Avoid checking social media, email, or the news before going to bed. You don’t want to feed your mind a bunch of information and dopamine hits before bed. Ideally you would avoid screens altogether before bed, but I almost never manage to do that. Instead, I focus on consuming something light, like some silly videos on YouTube.

Create A Quiet, Comfortable Workspace

You need a place where you can work with minimal distraction and where you feel comfortable. I can’t give you too many tips here, because everyone is unique in this. I can show you mine, though:

Just make sure you get a comfortable office chair, and that your workspace is somewhat ergonomic. You can get the award-winning Herman Miller Aeron for around 400 bucks used if you live in a major city and check your local classifieds. It’s worth it, trust me. Nothing else comes close.

Set Loving Boundaries With Anyone You Live With

I don’t have kids yet so I can’t give you any tips on how to handle that. But if you live with a partner who you love, it can be very hard to find the right balance between work and giving attention to them — both because of little distracting things they might do (like coming out of the shower naked), and that you probably love them and want to spend time with them!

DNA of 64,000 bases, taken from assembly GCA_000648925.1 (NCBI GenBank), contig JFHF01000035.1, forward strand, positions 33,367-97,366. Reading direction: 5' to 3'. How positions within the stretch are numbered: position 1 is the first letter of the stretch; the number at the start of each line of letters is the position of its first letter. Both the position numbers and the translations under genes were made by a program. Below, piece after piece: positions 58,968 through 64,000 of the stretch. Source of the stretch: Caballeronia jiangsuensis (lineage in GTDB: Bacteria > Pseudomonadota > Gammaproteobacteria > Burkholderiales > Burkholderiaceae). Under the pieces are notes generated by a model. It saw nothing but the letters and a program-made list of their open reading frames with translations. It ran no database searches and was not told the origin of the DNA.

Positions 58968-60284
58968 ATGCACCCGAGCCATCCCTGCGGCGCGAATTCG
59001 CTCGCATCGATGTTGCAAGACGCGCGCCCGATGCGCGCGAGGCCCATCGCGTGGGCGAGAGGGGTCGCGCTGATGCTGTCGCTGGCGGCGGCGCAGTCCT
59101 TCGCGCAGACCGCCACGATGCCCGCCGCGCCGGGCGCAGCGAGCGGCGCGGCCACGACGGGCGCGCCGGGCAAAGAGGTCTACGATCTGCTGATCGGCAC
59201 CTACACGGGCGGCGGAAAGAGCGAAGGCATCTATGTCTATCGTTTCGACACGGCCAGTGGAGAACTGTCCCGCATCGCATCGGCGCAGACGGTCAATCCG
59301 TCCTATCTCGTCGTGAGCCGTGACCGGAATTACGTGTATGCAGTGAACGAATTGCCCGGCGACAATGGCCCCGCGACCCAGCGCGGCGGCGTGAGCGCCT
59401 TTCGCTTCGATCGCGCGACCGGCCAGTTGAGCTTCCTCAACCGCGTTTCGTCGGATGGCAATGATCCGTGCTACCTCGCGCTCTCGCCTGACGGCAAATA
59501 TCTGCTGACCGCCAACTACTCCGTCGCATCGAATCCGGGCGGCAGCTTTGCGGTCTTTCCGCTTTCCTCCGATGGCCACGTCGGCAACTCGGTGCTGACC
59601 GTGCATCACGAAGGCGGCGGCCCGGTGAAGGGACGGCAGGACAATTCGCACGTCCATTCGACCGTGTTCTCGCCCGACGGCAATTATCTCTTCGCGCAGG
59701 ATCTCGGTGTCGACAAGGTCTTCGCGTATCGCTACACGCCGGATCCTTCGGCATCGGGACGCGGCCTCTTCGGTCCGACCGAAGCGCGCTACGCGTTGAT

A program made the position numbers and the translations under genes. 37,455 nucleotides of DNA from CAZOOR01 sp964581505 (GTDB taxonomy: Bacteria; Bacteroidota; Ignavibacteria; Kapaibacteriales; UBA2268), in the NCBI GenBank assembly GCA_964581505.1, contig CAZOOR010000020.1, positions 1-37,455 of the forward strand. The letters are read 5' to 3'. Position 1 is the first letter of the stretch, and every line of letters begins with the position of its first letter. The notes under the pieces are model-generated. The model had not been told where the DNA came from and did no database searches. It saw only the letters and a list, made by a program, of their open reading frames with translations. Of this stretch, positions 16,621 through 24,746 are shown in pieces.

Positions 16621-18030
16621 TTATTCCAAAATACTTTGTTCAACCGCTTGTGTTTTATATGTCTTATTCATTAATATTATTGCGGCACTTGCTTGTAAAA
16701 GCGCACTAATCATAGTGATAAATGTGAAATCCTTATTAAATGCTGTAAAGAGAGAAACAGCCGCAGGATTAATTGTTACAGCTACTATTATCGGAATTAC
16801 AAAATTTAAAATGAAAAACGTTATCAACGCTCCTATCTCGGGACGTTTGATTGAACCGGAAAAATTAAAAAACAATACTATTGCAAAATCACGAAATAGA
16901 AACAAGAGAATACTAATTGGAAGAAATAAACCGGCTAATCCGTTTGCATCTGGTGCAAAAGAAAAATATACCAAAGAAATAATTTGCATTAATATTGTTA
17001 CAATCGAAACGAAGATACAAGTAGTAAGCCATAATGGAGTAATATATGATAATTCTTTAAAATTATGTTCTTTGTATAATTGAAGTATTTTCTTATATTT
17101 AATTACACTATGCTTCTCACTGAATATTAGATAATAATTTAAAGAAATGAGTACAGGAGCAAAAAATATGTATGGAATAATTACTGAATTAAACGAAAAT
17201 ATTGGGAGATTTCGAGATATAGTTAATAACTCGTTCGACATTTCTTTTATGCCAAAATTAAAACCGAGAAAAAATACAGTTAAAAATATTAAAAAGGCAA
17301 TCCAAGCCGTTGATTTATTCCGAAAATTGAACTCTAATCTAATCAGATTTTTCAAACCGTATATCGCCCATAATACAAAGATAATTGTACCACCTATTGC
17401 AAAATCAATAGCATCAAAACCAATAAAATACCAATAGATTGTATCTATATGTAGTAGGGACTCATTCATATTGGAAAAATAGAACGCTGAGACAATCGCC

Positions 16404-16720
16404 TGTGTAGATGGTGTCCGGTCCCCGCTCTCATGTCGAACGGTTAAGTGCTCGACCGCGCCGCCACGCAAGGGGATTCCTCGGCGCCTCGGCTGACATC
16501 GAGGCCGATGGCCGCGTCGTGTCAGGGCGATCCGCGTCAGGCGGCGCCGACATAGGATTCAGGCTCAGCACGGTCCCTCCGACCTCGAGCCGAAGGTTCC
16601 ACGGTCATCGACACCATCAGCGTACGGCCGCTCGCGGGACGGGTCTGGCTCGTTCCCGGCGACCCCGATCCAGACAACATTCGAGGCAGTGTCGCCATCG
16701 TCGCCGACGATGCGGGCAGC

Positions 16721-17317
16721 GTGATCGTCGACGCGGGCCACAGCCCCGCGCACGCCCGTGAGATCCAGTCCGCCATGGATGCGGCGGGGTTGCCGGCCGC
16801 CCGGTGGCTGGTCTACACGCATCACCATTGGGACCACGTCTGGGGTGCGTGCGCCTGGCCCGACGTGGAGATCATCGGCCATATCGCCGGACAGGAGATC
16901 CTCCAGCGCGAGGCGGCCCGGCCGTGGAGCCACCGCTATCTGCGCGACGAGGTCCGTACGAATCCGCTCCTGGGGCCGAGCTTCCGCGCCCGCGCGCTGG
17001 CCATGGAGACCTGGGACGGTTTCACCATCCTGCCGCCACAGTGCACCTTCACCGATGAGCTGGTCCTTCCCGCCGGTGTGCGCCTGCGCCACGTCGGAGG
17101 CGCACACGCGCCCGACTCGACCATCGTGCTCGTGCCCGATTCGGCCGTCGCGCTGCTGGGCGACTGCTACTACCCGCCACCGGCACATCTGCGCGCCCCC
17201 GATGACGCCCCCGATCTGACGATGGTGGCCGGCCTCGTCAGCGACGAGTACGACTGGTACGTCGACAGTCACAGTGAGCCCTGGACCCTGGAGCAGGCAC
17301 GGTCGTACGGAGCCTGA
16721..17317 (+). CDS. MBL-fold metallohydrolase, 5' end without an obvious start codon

So sit them down and set the right expectations. Say something like: “Hey, I’m working from home now, so from around nine in the morning till six in the evening, I might be here physically, but I won’t be able to give you a whole lot of attention. And I will also need a lot of time during the day where it’s quiet and I can really focus on solving some of these problems I’m working on at work”. Any reasonable partner will be totally OK with that.

But even if they’re OK with it, you are both going to break this rule, because every day is unpredictable. So whenever you break the rule, just refocus and tell your partner a variation of, “All right my love, I need to get back to work”.

The important takeaway here is to set expectations in the beginning, and to then frequently remind each other of those expectations as you both work together and live together.

Avoid Substance Abuse

Especially in California, where you can order cannabis online and get it delivered to your house faster than a pizza, these work-from-home periods can seduce you into taking (more) drugs. Don’t do it. The worst thing you can do for your routines and your productivity, is to take substances that remove you from reality and get you stuck in your thoughts. Especially if you live alone. Do yoga, take a walk, call a friend, and also remember to drink lots of water.

Be Kind To Yourself

And lastly, be kind with yourself. This is a tough time for everyone. If you don’t manage to keep a perfect routine every single day, don’t judge yourself for it, just try to do better the next day. 

Tell me your story

How has this crisis impacted you? I want to hear from you. Tell me about it in the comments.